There is a glimmer of hope - so much taxation - and so little time

16 March 2023, 06:23 | Updated: 16 March 2023, 06:55

There is a glimmer of hope - so much taxation - and so little time
There is a glimmer of hope - so much taxation - and so little time. Picture: Alamy
David Buik

By David Buik

In his first Budget since becoming Chancellor, Jeremy Hunt superficially offered hope for the future, but it remains to be seen if it can be delivered in a relatively short time frame.

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As the OBR confirmed yesterday, the tax burden was likely to reach levels not seen since World War II. Stealth taxes are likely to raise £120 billion for the Government in the next 5 years, affecting 6 million people.

It is taken as read that the damage inflicted on the UK’s public finances between 2020 and 2022, due to the toxic nature of the pandemic (cost £400 billion) and the invasion of Ukraine was gargantuan.

That proved to be an unenviable challenge to keep public borrowing requirements in check. The gravity of the situation was exacerbated by the subsequent flawed presentation of the Truss/Kwarteng underprepared ‘mini-budget’ on 23rd September 2022, which was devoid of scrutiny and the support of the Bank of England, HM Treasury and the OBR.

Consequently, these rash, reckless and unaudited proposals decimated any semblance of financial stability, severely prejudicing the Government’s credibility on the international bond markets.

Bond yields bounced like grils, reaching 6%, whilst the official bank rate remained at 2.25% - up from 1.75% to 2.25% on 22nd September 2022.

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For the foreseeable future, any tax-cut planning or stimulation for growth had to be shelved.

The public finances, in the Chancellor’s and PM Sunak’s opinion, just did not warrant taking a gamble with growth initiatives, which is what the country needed, but could not afford.

However, following the reintroduction of financial prudence, the UK slowly started to regain some lost respect from international governments and the markets. UK Gilt yields started to fall to between 3.5% and 4%, which was much more in line with official rates at 4%.

It was generally thought that ‘few rabbits would be pulled out of the hat’ from yesterday’s Budget, Chancellor Hunt having little room to manoeuvre. Eager observers were not disappointed.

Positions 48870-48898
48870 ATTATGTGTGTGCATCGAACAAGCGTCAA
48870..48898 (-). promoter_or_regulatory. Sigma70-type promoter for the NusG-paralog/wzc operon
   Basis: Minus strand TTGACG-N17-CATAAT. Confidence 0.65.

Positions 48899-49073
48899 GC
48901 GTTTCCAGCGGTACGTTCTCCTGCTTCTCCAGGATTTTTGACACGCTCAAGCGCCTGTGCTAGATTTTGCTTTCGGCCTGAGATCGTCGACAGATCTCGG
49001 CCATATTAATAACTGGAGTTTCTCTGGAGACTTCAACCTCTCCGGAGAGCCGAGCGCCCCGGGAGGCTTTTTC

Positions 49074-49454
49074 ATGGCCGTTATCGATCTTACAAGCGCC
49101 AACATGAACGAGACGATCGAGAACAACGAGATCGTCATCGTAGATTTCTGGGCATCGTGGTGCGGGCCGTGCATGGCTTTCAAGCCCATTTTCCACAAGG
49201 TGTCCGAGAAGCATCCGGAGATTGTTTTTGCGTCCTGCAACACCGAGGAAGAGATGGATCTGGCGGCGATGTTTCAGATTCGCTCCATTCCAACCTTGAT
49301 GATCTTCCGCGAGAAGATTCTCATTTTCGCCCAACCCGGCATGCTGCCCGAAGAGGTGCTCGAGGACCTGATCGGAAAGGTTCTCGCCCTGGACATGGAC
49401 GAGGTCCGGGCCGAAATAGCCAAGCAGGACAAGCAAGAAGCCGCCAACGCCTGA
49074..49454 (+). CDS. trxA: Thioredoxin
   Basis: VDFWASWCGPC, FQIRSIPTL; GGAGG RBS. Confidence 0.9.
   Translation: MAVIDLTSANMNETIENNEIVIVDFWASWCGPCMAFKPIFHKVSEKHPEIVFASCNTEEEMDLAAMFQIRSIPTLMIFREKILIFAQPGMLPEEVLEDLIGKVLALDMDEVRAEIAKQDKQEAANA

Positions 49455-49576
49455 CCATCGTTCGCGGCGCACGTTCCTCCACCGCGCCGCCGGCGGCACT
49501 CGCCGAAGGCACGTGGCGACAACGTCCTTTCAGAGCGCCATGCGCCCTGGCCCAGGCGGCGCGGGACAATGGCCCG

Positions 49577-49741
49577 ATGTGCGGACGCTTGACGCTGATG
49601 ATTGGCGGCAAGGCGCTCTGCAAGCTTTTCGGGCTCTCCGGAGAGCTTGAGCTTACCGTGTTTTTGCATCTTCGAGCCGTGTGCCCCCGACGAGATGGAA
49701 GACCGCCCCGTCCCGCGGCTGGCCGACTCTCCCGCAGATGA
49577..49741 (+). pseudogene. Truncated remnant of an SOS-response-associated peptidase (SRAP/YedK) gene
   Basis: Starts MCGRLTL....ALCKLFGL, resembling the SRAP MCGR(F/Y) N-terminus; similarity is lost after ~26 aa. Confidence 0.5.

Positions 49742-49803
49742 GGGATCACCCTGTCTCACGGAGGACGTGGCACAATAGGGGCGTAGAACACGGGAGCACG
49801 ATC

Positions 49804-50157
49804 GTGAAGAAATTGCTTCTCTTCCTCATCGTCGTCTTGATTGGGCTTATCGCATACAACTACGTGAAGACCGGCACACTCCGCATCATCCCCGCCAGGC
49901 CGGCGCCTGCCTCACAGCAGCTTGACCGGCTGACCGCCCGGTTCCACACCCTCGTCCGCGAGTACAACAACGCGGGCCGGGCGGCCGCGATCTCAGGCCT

The Chancellor gleefully expressed his pleasure that there would be no recession in 2023 -0.2% and that the economy would grow by 1.8% in 2024, 2.4% in 2025 and 1.9% in 2026. The Government was fully supportive of the Bank of England in its quest to get inflation down from 10.7% to 2.9% by the end of 2023 – very ambitious.

Unemployment in the ensuing period was not expected to breach 4.1%. He also told us with uncharacteristic gusto that the UK was the 3rd most important country in the world to invest in. He further confirmed that the defence budget would increase by £5 billion in the next 2 years and by £11 billion in the next 5 years – 2.25% of GDP.

There was good news on the energy cap of £2,500, which was extended for another three months and news that there would be similar benefits for those who paid their energy costs by metre readings to those who used direct debit.

There was modest help for charities, leisure centres and mental health.

He also implemented a few nips and tucks here and there such as no increase in fuel duty, an 11p cut for a pint of beer.

Hunt delivered the Budget on Wednesday
Hunt delivered the Budget on Wednesday. Picture: Alamy

The Chancellor introduced his budget as one for growth and business, emphasising the importance of Enterprise, Employment and Education, with special emphasis in getting people back’ into work. 600,000 people had left the workforce during Covid and encouragement was offered by abolishing the cap for pension contributions, originally set at £1.07 million.

A 60% cut in the cost of ‘Child Care’ was very significant and most welcome – however not until 2024.

One of the main thrusts of the Budget was to deal with ‘Levelling Up’ by creating twelve investment and enterprise zones, offering significant tax relief  to companies involved in AI, life sciences, research, and technology at a cost of £9 billion, with a view to attracting major investment from abroad.

For the City of London to maintain its prowess, a softening of regulation to attract business will be introduced – probably the only pro-Brexit piece of legislation to be introduced yesterday.

It remains to be seen if the measures taken in this Budget will bring forth sufficient fruit in the next year. Messrs Hunt and Sunak will need luck on their side, as this effort seemed to lack vision. Tax cutting Conservatives?  Not now folks!